A confession—I actually didn’t know what a Stevedore was until last month.*
That’s when I attended Shipping 101, presented by nonprofit Merchants Exchange of Portland. The one-day seminar presented a unique opportunity to learn the basics of shipping and introduced the players who facilitate maritime trade in the Pacific Northwest. It covered everything from Columbia River history, key shipping terms and even the documents required to send something from point A to point B.
As a current college student studying supply chains and international trade, a class led by shipping industry professionals was fascinating, but you didn’t have to be a newcomer like me to learn something new. All who attended the event brought their unique perspectives that added context and depth to the material.
The array of transportation and shipping professionals in attendance, 62 in fact, was impressive: from port employees and shipping agents, to Columbia River pilots and stevedores. To my right were supervisors from terminal operator, Ports of America; and to my left, Executive Director of the Pacific Northwest Waterways Association Kristin Meira. For me, Shipping 101 was a chance to witness how different professions in the industry relate to each other, and presented a great networking opportunity.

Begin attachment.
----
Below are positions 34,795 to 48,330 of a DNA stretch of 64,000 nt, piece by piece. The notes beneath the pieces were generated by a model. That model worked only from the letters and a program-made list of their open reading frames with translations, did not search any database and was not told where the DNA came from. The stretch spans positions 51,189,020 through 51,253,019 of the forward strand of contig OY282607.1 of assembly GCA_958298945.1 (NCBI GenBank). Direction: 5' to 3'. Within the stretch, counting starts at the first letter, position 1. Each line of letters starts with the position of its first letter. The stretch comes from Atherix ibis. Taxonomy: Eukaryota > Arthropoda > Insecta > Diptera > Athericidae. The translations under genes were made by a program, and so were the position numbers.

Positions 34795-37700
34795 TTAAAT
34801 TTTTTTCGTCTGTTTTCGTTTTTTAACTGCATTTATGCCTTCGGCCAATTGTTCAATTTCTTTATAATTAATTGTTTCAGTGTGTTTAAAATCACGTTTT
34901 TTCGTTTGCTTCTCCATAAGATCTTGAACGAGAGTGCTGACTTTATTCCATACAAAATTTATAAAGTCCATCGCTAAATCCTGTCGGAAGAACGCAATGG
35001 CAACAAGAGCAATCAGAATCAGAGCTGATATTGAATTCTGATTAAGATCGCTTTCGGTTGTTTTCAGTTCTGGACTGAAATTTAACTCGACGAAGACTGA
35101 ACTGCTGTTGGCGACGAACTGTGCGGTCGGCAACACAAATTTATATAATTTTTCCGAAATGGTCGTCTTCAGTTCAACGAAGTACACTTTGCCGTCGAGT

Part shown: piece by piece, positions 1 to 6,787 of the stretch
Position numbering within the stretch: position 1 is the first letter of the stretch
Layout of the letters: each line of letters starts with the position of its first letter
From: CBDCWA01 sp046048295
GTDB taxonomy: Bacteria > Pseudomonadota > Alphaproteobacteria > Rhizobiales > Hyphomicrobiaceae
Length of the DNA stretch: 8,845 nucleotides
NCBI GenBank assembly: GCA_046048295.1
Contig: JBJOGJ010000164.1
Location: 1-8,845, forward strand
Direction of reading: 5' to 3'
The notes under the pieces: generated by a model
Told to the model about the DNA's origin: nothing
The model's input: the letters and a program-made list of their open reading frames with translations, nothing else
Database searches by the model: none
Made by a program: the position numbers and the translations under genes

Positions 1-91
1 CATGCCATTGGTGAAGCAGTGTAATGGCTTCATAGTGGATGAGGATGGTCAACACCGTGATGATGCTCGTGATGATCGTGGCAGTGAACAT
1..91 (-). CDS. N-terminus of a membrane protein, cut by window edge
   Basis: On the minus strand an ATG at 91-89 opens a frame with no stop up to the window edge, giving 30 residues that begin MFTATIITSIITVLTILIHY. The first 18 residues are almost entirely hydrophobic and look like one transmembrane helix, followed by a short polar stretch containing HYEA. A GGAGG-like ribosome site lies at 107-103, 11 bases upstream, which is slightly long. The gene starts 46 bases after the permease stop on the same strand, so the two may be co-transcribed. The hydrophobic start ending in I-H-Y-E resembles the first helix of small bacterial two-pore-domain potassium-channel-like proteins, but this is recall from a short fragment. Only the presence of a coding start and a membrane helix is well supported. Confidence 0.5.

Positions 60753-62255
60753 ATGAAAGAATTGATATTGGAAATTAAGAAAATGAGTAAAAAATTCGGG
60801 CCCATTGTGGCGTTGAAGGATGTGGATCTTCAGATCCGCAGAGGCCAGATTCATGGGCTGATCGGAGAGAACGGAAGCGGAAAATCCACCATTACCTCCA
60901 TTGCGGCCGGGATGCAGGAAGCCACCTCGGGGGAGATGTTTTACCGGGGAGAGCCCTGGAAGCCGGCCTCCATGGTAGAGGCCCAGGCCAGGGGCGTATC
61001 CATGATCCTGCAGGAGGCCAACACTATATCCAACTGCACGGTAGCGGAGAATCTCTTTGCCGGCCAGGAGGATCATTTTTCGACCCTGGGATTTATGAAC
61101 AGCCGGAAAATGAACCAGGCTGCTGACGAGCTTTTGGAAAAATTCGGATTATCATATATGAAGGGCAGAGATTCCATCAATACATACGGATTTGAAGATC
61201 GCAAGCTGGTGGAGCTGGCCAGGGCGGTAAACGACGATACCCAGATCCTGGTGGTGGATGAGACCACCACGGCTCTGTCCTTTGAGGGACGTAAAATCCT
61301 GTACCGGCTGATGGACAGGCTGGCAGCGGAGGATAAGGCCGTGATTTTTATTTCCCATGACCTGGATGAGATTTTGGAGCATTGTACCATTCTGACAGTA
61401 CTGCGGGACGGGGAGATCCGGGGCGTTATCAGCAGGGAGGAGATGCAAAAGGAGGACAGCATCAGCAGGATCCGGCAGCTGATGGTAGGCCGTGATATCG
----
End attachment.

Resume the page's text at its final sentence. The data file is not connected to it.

Merchants Exchange staff said they intend to make Shipping 101 an annual event and plan a shipping 201 class in the fall. No word if a final exam will be required at the end to graduate. We’ll let you know on Port Dispatch when we hear about future classes.
*A person employed or company contracted to load or unload a ship.
Andy Smith is a public affairs Intern at the Port of Portland and a junior at Portland State University studying Supply and Logistics Management and minoring in Spanish. He intends on studying abroad in 2017. Additionally, he hopes to one day work in the field of international trade with Latin America and other global markets.